Iwata Asks – Lanayru Desert

The fourth installment of the Iwata Asks: Skyward Sword series is up, and this time, following the pattern, they’re talking about Lanayru Desert. The developers responsible for this region describe the inspiration for it, and much of its gameplay and puzzles. Hop inside for a bullet-point summary and video. Obviously, there are spoilers.

  • There are three distinct areas in Lanayru Desert – each transforms into something new. This is unique to the desert, the other two regions modeled after returning several times and playing the same area over again.
  • The second area of the desert becomes a sea. You travel around by boat, and the dungeon here is a large ship drifting on this sea. (This is the second dungeon of Lanayru Desert, in which you fight Scervo and Tentalus.)
  • The transformation between past and present continues the Zelda series’ tradition of contrast. Ocarina of Time was especially an influence. This time, they wanted to be able to travel anywhere, not just by going to one location.
  • This is home to the ancient civilization mentioned in the first interview, which was inspired by the rocket fist idea.
  • Mining carts can only be used by timeshifting to the past. This gave rise to many other gameplay elements.
  • They were careful in designing the Ancient Robots not to make them look too mechanical, concerned that it might not fit in a Zelda game. They used clay objects as reference.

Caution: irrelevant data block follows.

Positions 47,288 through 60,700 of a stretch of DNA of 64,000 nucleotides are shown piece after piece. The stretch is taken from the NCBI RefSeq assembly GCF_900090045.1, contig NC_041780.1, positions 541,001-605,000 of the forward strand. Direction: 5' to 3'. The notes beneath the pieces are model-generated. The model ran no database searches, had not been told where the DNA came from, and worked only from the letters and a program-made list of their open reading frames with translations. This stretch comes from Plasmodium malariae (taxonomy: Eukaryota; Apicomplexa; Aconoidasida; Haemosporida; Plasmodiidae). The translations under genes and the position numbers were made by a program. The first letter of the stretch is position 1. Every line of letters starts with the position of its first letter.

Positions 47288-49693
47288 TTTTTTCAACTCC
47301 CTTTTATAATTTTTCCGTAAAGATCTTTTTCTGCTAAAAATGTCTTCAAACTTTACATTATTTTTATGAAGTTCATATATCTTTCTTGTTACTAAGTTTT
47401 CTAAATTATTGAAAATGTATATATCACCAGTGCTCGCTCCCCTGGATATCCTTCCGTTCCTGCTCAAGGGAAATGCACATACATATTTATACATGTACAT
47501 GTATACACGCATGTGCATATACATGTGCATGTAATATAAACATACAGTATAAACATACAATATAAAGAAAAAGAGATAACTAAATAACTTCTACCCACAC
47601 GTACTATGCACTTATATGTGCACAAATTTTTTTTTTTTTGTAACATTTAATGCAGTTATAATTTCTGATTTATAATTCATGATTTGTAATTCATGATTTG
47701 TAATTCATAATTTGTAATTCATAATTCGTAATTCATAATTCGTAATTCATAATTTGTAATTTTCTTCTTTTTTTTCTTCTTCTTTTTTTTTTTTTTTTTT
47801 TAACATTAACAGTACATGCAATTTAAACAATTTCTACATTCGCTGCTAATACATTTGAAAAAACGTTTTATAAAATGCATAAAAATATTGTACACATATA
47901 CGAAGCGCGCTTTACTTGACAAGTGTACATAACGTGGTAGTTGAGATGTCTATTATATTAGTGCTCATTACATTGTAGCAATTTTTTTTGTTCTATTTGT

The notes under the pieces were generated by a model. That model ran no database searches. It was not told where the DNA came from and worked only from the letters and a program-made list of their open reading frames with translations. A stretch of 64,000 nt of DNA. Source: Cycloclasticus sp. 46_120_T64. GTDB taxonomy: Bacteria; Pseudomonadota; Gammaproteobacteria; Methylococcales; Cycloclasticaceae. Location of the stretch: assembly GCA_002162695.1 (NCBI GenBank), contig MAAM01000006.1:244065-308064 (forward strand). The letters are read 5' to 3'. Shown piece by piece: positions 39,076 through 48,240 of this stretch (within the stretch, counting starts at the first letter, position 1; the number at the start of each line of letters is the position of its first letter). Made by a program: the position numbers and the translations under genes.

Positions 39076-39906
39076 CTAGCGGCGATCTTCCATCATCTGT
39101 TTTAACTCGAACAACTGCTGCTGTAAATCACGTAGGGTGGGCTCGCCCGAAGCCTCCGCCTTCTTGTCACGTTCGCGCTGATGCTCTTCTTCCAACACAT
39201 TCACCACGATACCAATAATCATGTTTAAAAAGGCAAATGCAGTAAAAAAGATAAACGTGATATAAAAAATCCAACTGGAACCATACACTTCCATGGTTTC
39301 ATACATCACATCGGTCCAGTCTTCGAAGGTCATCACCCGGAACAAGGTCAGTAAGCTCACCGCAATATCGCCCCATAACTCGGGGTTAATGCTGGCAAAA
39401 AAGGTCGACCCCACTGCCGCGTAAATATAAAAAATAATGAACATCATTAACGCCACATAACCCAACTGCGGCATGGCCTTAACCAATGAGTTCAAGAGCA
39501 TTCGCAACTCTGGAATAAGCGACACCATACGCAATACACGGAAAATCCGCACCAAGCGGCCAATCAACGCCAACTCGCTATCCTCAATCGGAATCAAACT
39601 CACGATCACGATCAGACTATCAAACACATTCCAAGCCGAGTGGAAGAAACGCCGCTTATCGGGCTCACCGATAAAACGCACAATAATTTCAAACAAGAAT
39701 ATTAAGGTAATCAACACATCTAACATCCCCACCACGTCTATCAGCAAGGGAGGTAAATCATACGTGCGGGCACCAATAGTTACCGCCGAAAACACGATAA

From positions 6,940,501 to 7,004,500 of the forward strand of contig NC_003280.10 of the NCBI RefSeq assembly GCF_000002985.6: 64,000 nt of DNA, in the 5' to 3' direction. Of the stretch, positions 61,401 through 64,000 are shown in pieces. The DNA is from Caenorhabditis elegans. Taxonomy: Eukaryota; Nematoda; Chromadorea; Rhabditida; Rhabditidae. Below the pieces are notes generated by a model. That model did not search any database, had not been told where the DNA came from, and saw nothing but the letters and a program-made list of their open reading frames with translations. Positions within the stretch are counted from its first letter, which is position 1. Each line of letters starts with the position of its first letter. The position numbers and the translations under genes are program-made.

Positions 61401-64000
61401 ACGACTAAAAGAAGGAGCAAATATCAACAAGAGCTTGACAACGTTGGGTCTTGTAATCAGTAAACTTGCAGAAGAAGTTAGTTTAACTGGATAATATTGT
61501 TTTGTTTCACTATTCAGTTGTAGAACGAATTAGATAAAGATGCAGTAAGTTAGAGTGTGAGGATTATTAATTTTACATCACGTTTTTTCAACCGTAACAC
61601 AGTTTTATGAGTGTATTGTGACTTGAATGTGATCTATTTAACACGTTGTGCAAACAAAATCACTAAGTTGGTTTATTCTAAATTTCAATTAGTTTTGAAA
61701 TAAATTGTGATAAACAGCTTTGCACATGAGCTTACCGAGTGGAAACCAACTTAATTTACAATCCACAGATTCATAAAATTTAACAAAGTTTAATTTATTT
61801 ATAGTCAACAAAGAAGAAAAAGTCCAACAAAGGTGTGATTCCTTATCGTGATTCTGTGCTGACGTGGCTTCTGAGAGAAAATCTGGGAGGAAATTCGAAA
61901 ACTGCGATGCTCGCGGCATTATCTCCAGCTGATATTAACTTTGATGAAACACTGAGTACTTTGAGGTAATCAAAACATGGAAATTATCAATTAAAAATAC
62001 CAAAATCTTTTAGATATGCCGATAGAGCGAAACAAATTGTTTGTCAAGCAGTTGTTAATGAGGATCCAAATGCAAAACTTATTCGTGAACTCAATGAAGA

• You will receive an ancient map, which you can compare to the present map to discover and solve puzzles.
  • The puzzles in the second area and dungeon are very logical.
  • You’ll have to find the ship as it moves through the sea using the dowsing mechanic. This is a step up from the stationary objects you find in previous areas.
  • The third area takes the transformation system even further. Link will have to transport Timeshift Stones in order to bring the past or present to other locations, among other leftover ideas they were unable to use in the other two areas.
  • Skyward Sword’s planners are all experienced programmers, designers, etc.
  • Enemies are used to solve puzzles. Specifically, the Ampilus was designed to accomplish the demands of solving certain puzzles. When it is defeated, it leaves behind its shell.
  • The three areas represent the investment of the planners’ personalities.
  • There’s a building in the desert that’s important to the story, and a big turning point happens here.

I think the Timeshift Stones are a great idea, and I look forward to seeing how the different planners used them in their respective areas. I am also very excited for this “logical” dungeon. What part of this interview stood out to you? In what ways does it make you more eager to play Skyward Sword?

Source: Iwata Asks

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